Schneider Aviel

Unconditional Love Has Limits

Standing by Israel unabashedly and without restrictions is exhausting, complicated and often risky

Photo: Yonatan Sindel/Flash90

Photo: Christian pilgrims in Jerusalem on Palm Sunday

There are plenty of reasons for Christians to engage with Israel. Some do so loudly and publicly, others only in closed conversations, and some know how to express their support between the lines, so to speak.

To stand by Israel’s side unconditionally and without restrictions is exhausting, complicated and often risky. Recently, however, something exciting and new has been developing in those Christian circles that support Israel. Many of these Christians now find themselves antagonized by Israel itself. It seems they now have a bit of a problem on their hands.

There are Christians who condemn Israel because it allegedly discriminates against Palestinians.

There are Christians who condemn Israel because it promotes the controversial settlement policy in the biblical heartland of Judea and Samaria.

There are Christians who condemn Israel because Jews deny Jesus as Messiah.

There are Christians who condemn Israel because they think they are the chosen people and not the Jews through a process known as Replacement Theology.

There are Christians who condemn Israel because they see the Jews as being arrogant.

There are Christians who condemn Israel because they believe Jews control the banks and media of the world.

There are Christians who condemn Israel because Jewish orthodoxy persecutes Messianic Jews.

And now there are also Christians who condemn Israel because, from their point of view, Israel is pursuing an unnecessary vaccination policy that is leading the nation to ruin.

Catholic devotees during a Good Friday procession in Jerusalem’s Old City

These Christians turn everything upside down because Israel is not behaving the way they want Israel and the Jews to behave. Most of them will no longer travel to Israel as long as entry is dependent on vaccination. That is their right, and Israel’s Ministry of Tourism will need to accept this and possibly rethink its policy. But this attitude is similar to that of Christians who won’t visit the Holy Land because they believe Israel to be an “apartheid” state.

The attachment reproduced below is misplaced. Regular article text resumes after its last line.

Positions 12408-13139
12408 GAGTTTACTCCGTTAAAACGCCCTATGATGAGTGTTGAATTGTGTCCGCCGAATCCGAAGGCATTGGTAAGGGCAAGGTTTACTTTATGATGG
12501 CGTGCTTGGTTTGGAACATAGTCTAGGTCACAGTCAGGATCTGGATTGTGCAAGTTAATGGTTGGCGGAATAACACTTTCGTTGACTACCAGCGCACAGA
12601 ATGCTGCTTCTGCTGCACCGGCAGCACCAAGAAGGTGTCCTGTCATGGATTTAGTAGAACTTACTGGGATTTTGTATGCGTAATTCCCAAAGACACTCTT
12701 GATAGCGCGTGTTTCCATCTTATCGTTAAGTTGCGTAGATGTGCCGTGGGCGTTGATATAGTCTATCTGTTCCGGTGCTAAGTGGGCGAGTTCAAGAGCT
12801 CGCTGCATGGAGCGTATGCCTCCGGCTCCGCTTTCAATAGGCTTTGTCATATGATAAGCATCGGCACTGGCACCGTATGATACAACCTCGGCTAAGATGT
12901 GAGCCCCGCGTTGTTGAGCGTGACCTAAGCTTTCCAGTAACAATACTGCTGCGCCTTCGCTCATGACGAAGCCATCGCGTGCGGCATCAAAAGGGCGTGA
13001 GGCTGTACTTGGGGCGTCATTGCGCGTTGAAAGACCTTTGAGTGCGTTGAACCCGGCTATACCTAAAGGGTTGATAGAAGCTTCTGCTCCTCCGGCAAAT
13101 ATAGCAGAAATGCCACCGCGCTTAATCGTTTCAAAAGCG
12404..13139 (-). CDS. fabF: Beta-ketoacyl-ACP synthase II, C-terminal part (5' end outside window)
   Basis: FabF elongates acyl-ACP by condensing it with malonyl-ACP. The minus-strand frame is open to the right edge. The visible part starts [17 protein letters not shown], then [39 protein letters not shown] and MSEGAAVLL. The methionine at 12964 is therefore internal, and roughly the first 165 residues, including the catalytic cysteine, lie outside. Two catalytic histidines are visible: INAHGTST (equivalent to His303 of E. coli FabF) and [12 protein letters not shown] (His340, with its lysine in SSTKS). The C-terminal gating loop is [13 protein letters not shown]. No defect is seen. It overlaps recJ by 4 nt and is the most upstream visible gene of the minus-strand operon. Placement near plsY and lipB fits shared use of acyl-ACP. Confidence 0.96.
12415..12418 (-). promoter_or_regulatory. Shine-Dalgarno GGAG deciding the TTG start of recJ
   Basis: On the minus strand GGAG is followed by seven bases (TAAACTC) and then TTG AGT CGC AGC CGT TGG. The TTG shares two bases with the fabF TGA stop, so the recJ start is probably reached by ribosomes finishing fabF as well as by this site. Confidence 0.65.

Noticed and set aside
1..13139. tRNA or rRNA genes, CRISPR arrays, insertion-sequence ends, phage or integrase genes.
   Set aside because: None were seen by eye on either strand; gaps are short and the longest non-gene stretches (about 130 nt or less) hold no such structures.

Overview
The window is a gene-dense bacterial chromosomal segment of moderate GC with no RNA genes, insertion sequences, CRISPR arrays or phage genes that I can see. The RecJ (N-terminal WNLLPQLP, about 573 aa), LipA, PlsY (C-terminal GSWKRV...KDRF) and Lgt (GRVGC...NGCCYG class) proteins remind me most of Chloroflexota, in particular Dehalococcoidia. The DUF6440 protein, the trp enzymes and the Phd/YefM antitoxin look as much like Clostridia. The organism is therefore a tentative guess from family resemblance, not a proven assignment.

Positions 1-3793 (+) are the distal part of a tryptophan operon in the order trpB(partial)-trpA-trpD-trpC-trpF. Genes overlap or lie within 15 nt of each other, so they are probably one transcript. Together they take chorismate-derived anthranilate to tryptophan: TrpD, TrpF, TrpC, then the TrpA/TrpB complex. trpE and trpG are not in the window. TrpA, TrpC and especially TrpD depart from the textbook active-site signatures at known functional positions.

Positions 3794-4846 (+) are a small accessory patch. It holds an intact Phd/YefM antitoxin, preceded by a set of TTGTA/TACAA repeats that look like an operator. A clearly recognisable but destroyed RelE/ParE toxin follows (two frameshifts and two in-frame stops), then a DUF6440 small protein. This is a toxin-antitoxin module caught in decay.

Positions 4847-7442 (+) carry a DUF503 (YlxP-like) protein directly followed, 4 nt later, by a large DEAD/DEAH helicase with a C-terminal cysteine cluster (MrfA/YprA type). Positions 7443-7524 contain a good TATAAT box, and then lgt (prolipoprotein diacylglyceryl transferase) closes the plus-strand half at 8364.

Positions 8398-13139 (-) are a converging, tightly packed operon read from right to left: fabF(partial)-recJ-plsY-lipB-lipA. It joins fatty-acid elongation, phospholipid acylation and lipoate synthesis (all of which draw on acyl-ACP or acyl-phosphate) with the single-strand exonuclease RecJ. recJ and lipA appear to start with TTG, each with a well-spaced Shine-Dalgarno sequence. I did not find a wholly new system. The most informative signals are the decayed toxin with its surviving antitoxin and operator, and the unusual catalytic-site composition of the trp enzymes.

I’m not going to rehash all of the accusations that have been leveled at Israel over the past year. We’ve written on that before. But it does certainly seem that “unconditional love” has its limits, even among Israel’s Christian friends. It’s not that one can’t criticize Israel. We Israelis criticize Israel more than anyone else. But people need to learn to accept Israel for what it is.

Christian missionaries march on Jaffa Street in Jerusalem

Different people have different perceptions about what Israel should be or do. Israel should be more merciful to the Palestinians, collectively Jesus should be recognized as the Messiah (wouldn’t that be the hit of the millennium), and if only Israel had resisted the Pfizer vaccine.

In the past year a lot has become clearer to me and that includes the Christian relationship with the people of Israel. People who come into contact with Israel have always walked away feeling wounded, because Israel has always been “offensive” in its behavior. To really love Israel unconditionally is probably only possible by the power of the Almighty and not through human endeavor.

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